and intramuscular injections of oil-soluble preparations of widely used artemisinin derivatives sometimes cause selective damage to brain stem centers which govern auditory processing and vestibular reflexes. if at all. Questions linger regarding the potential for neuropathologic changes to occur in patients receiving these compounds even at lower doses. “[W]ith the millions of people who have already taken artemisinin for malaria. is this anti-cancer “smart bomb” for dogs. Insurance companies such as the AVMA Professional Liability Insurance Trust rely upon individual states’ governing authority to regulate professional veterinary services as defined . making detection difficult. Gordi and Lepist conclude. but the consistency of findings among experimental animals regarding the neurotoxicity of these compounds worries some investigators. “Artemisinin derivatives: toxic for laboratory animals. they may no longer be covered under their professional liability insurance for this activity. apoptosis and 2) by inhibiting expression of vascular endothelial growth factor receptors.” How safe. is it safe for dogs? Artemisinin crosses the blood-brain barrier. then. and X-rays (sic) confirmed the disappearance of the tumor. we have a track record showing that it’s safe. Robinson. This selective neurotoxicity occurs less frequently. DO. “dog>rat>monkey”? Veterinary clients desperately seeking alternative cancer treatments need accurate toxicity information. Narda G. Additionally. “[T]he observation of the toxicity of artemisinin compounds in animals. in “an earlier study. safe for humans?”. DVM. minimal adverse effects reported after long-term dosing in for humans receiving artemisinin for its antimalarial activity do not necessarily equate to safety for anti-cancer treatment in non-humans. in his estimation. when at least one toxicology researcher estimates that the “probable order” of its neurotoxicity effects across species is. MS. Veterinarians prescribing herbs such as artemisinin should also realize that if they practice in a state that excludes herbal medicine from their practice acts’ definition of veterinary medicine. Is this herb as effective in non-human animals with cancer? The aforementioned press release alluded to a canine treatment in which. Several dogs with lymphosarcoma had also been treated with artemisinin with an immediate reduction in tumor size. is most likely due to different pharmacokinetic profiles after different routes of administrations. a dog with bone cancer so severe it couldn’t walk made a complete recovery in five days after receiving the treatment. All rights reserved.Copyright. following either oral administration.” Another commentary adds further details on this patient: “Within five days of treatment the dog was able to walk normally. Similar patterns of destruction occur in rodents and monkeys as well. but not in humans. In a 2004 review reported in Toxicology Letters entitled.” But. 2007.” Lai attributes evidence of the safety of artemisinin to its longevity as an antimalarial drug. This degradation may take place without observable functional deficit.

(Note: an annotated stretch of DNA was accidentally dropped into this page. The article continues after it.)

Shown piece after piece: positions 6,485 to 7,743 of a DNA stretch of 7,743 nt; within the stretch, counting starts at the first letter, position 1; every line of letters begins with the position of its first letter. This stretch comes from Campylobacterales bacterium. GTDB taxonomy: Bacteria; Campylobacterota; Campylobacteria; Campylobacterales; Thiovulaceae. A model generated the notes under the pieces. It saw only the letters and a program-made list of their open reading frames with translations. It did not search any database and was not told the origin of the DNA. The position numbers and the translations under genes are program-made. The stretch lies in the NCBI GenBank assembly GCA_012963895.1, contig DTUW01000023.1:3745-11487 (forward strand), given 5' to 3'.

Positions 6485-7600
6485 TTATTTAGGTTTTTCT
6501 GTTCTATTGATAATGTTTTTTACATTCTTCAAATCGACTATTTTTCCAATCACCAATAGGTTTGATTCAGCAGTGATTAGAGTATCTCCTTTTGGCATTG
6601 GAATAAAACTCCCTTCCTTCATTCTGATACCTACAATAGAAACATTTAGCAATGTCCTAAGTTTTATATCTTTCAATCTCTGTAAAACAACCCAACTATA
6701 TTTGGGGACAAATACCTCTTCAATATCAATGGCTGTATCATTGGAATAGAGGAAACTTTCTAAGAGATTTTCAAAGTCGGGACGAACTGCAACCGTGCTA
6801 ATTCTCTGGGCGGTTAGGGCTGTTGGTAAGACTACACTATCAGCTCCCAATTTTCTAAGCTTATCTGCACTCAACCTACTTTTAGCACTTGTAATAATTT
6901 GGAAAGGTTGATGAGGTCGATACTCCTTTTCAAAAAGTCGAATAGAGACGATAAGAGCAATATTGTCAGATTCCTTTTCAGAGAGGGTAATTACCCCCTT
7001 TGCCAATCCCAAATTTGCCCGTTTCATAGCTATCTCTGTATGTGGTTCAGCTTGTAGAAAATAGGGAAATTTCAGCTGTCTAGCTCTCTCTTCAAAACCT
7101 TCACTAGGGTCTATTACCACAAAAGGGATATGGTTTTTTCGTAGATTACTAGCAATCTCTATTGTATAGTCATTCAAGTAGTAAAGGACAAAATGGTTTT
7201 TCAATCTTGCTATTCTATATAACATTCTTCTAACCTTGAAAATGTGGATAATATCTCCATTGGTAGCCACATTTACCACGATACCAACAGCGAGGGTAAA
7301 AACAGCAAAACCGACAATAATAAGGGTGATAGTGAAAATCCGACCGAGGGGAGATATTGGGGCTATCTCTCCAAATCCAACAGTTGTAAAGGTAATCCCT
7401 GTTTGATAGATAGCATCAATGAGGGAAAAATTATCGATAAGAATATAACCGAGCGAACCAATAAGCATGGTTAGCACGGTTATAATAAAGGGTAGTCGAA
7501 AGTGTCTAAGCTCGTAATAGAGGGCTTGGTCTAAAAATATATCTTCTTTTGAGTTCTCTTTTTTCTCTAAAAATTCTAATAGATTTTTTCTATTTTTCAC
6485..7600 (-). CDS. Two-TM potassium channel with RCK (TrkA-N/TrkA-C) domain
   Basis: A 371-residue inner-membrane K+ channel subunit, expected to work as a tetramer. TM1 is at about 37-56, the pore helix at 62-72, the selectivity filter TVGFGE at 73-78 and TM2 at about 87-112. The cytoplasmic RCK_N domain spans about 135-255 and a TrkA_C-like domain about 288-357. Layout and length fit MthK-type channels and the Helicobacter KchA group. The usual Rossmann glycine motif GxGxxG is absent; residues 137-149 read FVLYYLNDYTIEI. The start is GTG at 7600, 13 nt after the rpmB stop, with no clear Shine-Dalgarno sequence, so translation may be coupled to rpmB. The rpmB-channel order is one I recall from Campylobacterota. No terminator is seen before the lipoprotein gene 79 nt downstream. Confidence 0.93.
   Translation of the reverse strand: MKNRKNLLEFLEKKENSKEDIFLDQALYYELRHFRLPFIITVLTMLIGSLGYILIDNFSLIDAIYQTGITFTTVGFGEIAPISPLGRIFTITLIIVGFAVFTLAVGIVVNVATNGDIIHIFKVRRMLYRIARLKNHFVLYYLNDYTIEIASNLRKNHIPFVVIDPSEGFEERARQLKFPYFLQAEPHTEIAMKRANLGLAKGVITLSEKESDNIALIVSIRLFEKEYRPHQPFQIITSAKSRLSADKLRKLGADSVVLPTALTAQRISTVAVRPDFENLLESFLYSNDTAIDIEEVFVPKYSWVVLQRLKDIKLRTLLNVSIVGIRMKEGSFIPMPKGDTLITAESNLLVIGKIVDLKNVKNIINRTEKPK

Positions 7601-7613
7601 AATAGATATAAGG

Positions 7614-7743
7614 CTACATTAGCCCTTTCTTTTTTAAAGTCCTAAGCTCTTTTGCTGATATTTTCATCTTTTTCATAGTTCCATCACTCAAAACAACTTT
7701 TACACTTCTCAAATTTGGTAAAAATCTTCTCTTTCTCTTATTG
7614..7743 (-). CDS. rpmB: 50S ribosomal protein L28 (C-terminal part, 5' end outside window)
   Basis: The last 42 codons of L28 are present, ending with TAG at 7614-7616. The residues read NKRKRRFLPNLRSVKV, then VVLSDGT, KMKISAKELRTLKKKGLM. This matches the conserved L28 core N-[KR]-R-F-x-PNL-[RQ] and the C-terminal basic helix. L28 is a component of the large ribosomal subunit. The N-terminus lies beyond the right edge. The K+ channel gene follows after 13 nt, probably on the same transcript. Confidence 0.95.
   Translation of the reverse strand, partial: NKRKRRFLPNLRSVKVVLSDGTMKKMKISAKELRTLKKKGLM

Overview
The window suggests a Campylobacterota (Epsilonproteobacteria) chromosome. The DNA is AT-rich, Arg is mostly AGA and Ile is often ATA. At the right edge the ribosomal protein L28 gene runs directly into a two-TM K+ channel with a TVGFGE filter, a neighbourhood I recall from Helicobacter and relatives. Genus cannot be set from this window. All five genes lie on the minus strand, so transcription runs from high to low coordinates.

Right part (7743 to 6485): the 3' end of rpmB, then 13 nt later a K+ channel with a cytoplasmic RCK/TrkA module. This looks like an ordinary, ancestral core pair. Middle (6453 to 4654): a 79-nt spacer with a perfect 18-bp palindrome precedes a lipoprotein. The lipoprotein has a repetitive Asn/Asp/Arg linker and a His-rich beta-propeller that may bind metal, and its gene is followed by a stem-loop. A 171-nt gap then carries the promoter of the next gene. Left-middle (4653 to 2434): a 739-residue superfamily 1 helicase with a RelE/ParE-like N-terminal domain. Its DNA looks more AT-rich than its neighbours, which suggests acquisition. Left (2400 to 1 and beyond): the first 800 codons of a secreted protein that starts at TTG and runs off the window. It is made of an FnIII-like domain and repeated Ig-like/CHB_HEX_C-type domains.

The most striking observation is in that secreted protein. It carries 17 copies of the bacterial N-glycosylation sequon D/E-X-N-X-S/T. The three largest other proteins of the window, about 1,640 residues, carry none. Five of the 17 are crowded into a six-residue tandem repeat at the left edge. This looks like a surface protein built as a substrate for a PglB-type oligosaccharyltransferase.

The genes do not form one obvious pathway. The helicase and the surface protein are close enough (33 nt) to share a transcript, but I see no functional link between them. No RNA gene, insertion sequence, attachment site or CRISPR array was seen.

. by each state’s practice act. Robinson. MS. for example.Copyright. which in 2003 exempted homeopathy and botanical medicine from the definition of veterinary medicine. he or she may be doing so without the benefit of malpractice coverage. if a veterinarian in the State of Georgia. All rights reserved. 2007. Narda G. prescribes artemisinin for a dog with cancer. This means that. A neurotoxic effect in a dog receiving this treatment could thus be detrimental to both the patient and the prescribing veterinarian. DO. DVM.